Book Review: One for the Money by Janet Evanovich

I don’t know what I expected this book to be. It was funnier than I expected. It wasn’t nearly as inappropriate as I feared it would be. It was a fun, quick one-day read. I sacrificed myself to car sickness to keep reading it, which is a good sign, and I literally laughed out loud, often.

4/5 stars

Genre: adult contemporary fiction…ish (I don’t really know what you call this)

Book one of the Stephanie Plum series, One for the Money

cover one for the money

 

Amazon description:

Watch out, world. Here comes Stephanie Plum, a bounty hunter with attitude. In Stephanie’s opinion, toxic waste, rabid drivers, armed schizophrenics, and August heat, humidity, and hydrocarbons are all part of the great adventure of living in Jersey.
She’s a product of the “burg,” a blue-collar pocket of Trenton where houses are attached and narrow, cars are American, windows are clean, and (God forbid you should be late) dinner is served at six.
Now Stephanie’s all grown up and out on her own, living five miles from Mom and Dad’s, doing her best to sever the world’s longest umbilical cord. Her mother is a meddler, and her grandmother is a few cans short of a case.
Out of work and out of money, with her Miata repossessed and her refrigerator empty, Stephanie blackmails her bail bondsman cousin, Vinnie, into giving her a try as an apprehension agent. Stephanie knows zilch about the job requirements, but she figures her new pal, fearless bounty hunter Ranger, can teach her what it takes to catch a crook.
Her first assignment: nail Joe Morelli, a former vice cop on the run from a charge of murder one. Morelli is also the irresistible macho pig who took Stephanie’s virginity at age sixteen and then wrote the details on the bathroom wall of Mario’s Sub Shop. There’s still powerful chemistry between these two, so the chase should be interesting.
It could also be extremely dangerous, especially when Stephanie encounters a heavyweight title contender who likes to play rough. Benito Ramirez is known for his brutality to women. At the very least, his obsession with Stephanie complicates her manhunt and brings terror and uncertainty into her life. At worst, it could lead to murder.

I’ve been seeing Janet Evanovich’s name for years–in my mom’s bookshelf, in book stores, even on a few bus stop posters. I knew they were adult, and I knew my mom found them hilarious. I asked her if she thought I’d like them, and she ordered me book one off of Paperback Swap in answer.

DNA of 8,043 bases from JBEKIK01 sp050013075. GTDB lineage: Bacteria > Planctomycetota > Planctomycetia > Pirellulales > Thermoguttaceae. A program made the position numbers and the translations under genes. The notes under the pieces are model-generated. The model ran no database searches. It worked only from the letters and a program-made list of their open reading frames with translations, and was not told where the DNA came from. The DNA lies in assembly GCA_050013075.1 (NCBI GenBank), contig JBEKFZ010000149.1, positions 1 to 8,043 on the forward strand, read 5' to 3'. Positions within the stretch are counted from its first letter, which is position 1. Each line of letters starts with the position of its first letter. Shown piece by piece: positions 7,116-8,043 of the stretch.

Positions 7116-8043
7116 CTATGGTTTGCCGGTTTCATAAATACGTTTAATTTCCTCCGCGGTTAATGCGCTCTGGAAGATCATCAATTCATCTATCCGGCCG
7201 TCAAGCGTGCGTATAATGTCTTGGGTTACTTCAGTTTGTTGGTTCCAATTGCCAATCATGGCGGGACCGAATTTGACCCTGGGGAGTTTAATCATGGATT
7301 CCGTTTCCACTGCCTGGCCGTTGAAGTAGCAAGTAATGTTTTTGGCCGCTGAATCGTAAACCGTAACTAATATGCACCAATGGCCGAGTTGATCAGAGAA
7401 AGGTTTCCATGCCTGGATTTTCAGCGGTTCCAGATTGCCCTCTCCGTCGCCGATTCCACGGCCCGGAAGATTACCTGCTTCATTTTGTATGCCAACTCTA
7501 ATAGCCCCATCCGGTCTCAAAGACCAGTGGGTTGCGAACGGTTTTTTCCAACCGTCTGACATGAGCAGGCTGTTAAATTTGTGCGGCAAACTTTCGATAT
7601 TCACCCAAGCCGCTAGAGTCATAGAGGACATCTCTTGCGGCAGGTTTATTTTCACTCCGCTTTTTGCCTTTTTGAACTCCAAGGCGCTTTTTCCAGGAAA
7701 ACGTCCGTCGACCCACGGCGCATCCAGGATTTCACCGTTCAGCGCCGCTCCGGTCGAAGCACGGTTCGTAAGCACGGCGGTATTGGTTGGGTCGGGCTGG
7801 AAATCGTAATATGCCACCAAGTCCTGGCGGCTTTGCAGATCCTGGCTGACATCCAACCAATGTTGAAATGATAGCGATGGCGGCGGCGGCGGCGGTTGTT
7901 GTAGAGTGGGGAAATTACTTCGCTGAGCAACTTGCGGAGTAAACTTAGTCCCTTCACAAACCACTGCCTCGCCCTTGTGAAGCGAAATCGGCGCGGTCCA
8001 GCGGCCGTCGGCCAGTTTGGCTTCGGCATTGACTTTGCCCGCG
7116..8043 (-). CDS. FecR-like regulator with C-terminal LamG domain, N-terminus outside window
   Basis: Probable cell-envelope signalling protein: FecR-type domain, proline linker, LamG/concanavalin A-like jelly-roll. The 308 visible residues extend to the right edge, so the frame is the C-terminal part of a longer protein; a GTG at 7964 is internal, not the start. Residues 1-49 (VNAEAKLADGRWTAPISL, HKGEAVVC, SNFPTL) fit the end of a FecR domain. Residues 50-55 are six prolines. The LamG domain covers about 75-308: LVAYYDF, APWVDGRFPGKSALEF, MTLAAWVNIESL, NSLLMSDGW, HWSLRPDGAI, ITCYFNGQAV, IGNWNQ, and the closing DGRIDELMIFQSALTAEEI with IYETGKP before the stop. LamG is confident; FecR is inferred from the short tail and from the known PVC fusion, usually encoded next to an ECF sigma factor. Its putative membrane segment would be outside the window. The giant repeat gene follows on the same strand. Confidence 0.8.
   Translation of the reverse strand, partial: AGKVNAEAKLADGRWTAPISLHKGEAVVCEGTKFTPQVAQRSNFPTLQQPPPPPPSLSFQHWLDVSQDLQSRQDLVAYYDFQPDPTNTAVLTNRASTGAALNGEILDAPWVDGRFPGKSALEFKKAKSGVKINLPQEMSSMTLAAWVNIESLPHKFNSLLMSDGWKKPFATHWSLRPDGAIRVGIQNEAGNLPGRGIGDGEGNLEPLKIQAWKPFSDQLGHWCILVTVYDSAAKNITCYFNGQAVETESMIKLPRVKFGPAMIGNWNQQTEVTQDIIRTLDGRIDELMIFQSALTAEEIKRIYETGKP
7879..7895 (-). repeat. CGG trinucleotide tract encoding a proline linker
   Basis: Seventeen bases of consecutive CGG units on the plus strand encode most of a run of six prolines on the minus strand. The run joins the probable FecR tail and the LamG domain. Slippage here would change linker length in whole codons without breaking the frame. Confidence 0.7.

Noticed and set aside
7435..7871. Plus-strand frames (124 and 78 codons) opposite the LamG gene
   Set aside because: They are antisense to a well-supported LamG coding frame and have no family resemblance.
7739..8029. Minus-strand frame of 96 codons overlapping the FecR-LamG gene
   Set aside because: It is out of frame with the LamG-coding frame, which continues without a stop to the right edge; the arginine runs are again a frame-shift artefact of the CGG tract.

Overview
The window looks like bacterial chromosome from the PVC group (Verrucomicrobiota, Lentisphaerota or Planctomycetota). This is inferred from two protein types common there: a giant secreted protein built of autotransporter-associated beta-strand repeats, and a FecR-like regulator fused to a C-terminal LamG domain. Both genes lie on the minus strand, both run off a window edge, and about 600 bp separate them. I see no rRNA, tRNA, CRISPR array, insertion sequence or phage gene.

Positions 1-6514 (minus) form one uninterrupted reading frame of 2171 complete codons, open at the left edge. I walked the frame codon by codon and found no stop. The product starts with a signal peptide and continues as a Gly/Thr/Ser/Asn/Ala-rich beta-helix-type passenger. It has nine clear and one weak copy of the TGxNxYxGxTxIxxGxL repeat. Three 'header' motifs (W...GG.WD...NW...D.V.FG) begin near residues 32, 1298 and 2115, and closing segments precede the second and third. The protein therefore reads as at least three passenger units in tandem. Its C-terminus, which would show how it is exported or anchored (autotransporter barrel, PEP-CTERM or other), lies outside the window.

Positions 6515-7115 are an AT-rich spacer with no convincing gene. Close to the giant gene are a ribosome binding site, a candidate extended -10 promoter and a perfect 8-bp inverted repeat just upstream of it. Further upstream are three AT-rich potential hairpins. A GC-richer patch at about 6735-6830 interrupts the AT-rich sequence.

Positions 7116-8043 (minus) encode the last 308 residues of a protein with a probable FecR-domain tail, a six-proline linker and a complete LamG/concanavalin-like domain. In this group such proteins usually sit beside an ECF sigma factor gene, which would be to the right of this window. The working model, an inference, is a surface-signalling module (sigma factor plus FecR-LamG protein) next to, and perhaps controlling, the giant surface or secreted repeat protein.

She was right. This isn’t my new favorite series. Frankly, I’m just not really comfortable reading NA/adult books yet. I know I like YA more, and I’m a sucker for fantasy and paranormal, so this series isn’t going to take over my life. I plan to read the books in between other series, when I need a breath of fresh air. As breaths of fresh air go, this bookΒ was pretty awesome. I gave it 4/5 stars for these reasons, even though there isn’t anything definitely wrong with the book–it’s just not my new best friend, more like that girl you share a few class periods with and complain about homework with.

The characterization is great. Stephanie is lovable in her awkward, impossibly naive way. She’s not cut out to be a bounty hunter–at all–and it’s hilarious. At the same time, though, I respected Evanovich for writing a female character who takes on the big bad world without an ounce of badassery, who is still strong as hell in her own way. She feels real, as do the rest of the characters.

Stephanie’s parents were perfectly infuriating, yet comforting. Each male figure in the book interacted with Stephanie a little differently, adding a sense of individual friendships and resentments which enhanced the realness of the book. Evanovich didn’t shy away from writing every sort of character–and when you meet Lula, you’ll love her.

Even with the largely humorous tone, the book touches on some dark topics–namely race and abusive men. I felt that Evanovich did an impressive job at capturing the awkward, degrading, unsettling feeling of knowing you’re a small white girl who’s stumbled into the wrong neighborhood. And she tackled the plot line with Ramirez (an insane boxer with a love of brutalizing women) well, making you feel actual fear for Stephanie, drawing you into her need to be strong even when her knees were giving out.

The book does a good job of setting up a series. It’s worth reading if you want a laugh, but also respect a book that doesn’t putΒ the real world on it’s best behavior. Stephanie’s struggles with poverty and threats of abuse were powerful and vividly portrayed. Young adult readers can totally handle it, as long as you can handle themes of violence against women. For some people, the vividness of that part of the plot could be too much, and I would say make sure you know what you’re getting into with this series. It’ll make you laugh, but it won’t keep you from thinking.

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